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Port of Savannah bounces back from Irma to welcome 14,000-TEU John Adams

Port of Savannah bounces back from Irma to welcome 14,000-TEU John Adams

WASHINGTON: After having to close for five days during Hurricane Matthew due primarily to damage to navigational aids — the Georgia Ports Authority bounced back from Hurricane Irma almost immediately, bringing in its first ship Tuesday, less than 24 hours after the storm passed. On Wednesday, the port worked eight ships, including the CMA CGM John Adams, a 14,000-plus TEU sister ship to the Theodore Roosevelt, the largest ship ever to call on the U.S. East Coast. The Roosevelt came in to Garden City Terminal earlier this month. “We were incredibly fortunate with Irma in that water came right up to the docks but didn’t overflow,” GPA executive director Griff Lynch said. “And the work we did on the front end of the storm really paid off – we didn’t have a single container blown over.” The next few days are expected to be especially busy as ships that couldn’t come into port last weekend join regularly scheduled vessels in the queue. This weekend alone will be a shipwatchers’ delight, with 14 vessels due in Saturday and 12 on Sunday.

Some 100 miles to our south, the Coast Guard reopened the Port of Brunswick Wednesday afternoon, urging mariners to transit with caution due to the possibility that aids to navigation discrepancies or other hazards may still exist. GPA spokesman Robert Morris said Thursday the port was fully operational, with three car carriers working on Colonel’s Island. A contract solicitation for an environmental mitigation piece of the Savannah Harbor Expansion Project issued by the U.S. Army Corps of Engineers on July 6 was rescinded Aug. 30, when the South Carolina Savannah River Maritime Commission and the state’s Department of Health and Environmental Control failed to approve a requested modification in time for work to begin this fall. The move could delay a contract award for as much as a year. At issue was a request for changes in a plan to reduce impacts of increased salinity in upper harbor tidal creeks, said Corps spokesman Russell Wicke. “The changes are positive ones that will increase freshwater flows, directing more freshwater into the Back River area on the South Carolina side of the estuary and protecting freshwater wetlands in the Savannah National Wildlife Refuge from saltwater intrusion,” Wicke said.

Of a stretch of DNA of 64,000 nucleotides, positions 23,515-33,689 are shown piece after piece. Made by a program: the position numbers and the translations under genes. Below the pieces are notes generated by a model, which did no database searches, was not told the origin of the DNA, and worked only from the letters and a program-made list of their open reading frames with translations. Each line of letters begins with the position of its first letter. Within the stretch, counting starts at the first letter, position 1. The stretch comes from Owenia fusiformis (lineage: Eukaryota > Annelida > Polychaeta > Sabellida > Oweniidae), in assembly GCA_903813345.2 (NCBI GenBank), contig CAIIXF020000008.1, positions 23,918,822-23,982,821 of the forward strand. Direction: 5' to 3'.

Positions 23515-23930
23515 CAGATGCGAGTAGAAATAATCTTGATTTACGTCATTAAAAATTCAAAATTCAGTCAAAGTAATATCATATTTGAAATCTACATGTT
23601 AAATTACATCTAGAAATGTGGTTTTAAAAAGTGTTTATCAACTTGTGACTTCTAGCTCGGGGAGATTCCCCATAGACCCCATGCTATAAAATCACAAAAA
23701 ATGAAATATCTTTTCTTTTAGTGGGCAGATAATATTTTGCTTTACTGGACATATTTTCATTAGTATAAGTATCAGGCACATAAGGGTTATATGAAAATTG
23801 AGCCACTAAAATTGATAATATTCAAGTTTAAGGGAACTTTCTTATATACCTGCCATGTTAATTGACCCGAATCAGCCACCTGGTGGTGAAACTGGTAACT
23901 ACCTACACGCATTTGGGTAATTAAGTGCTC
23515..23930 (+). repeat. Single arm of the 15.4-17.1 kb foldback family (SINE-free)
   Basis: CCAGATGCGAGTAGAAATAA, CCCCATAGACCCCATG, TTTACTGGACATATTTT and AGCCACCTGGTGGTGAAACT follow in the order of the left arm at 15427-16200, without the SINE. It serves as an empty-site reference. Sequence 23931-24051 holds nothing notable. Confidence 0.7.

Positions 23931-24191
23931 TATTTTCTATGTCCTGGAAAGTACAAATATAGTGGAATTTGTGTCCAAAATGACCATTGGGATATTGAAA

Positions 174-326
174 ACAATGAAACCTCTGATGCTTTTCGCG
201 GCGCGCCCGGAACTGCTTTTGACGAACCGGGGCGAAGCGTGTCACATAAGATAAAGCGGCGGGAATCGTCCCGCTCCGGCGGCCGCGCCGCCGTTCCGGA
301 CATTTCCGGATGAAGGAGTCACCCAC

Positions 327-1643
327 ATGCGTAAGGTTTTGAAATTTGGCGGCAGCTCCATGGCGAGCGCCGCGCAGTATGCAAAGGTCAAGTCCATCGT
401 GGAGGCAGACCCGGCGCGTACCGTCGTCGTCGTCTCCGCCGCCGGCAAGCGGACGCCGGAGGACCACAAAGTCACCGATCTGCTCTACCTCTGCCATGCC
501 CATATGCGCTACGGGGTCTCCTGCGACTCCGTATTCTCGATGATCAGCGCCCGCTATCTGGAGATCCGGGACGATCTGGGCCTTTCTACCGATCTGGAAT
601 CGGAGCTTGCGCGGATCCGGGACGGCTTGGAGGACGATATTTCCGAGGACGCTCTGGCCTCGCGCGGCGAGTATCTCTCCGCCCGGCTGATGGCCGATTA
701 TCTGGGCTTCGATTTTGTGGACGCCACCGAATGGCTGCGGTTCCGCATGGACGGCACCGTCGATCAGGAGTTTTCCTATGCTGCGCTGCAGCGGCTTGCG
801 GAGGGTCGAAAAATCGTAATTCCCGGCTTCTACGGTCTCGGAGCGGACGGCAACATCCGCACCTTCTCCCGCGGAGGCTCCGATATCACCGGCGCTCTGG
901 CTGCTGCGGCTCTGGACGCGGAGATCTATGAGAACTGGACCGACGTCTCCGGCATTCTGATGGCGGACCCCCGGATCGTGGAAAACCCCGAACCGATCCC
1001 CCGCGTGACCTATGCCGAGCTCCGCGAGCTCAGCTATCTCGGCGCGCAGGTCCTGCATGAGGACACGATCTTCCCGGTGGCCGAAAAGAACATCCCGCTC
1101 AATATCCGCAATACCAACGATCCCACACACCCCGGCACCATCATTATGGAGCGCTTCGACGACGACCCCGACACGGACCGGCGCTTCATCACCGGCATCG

South Carolina DHEC requested additional modeling to show how the changes would impact dissolved oxygen levels in the estuary, but the Maritime Commission did not agree to the additional modeling in time for the Corps to award the contract this fall. The Corps has developed a powerful dissolved oxygen system to address those issues, and the requested changes had already been signed off on by U.S. Fish and Wildlife Services, the Environmental Protection Agency, the National Marine Fisheries Service, both the Georgia and South Carolina departments of Natural Resources as well as the Historic Preservation Offices in both states. While the good news is that — if the issue can be resolved within a year — it isn’t likely to impact the overall completion of the deepening project, one has to wonder if the Savannah River Maritime Commission’s long history of throwing roadblocks in SHEP’s path isn’t the real mitigating factor here.

Several weeks ago, I reported that GPA employees, ILA members and others in the maritime community were collecting supplies for those hit hard by Hurricane Harvey. The plan was to fill two containers and put them on a barge to the Port of Houston. Instead, the group filled four containers to the brims, then determined it would be faster to truck the containers to Houston than to send them by barge. Two trucking companies stepped up, offering their services free of charge. TCW took the containers from Savannah to New Orleans, while Canal Cartage took the second leg from New Orleans to Houston — another example that Savannah’s maritime community is a true family, Morris said.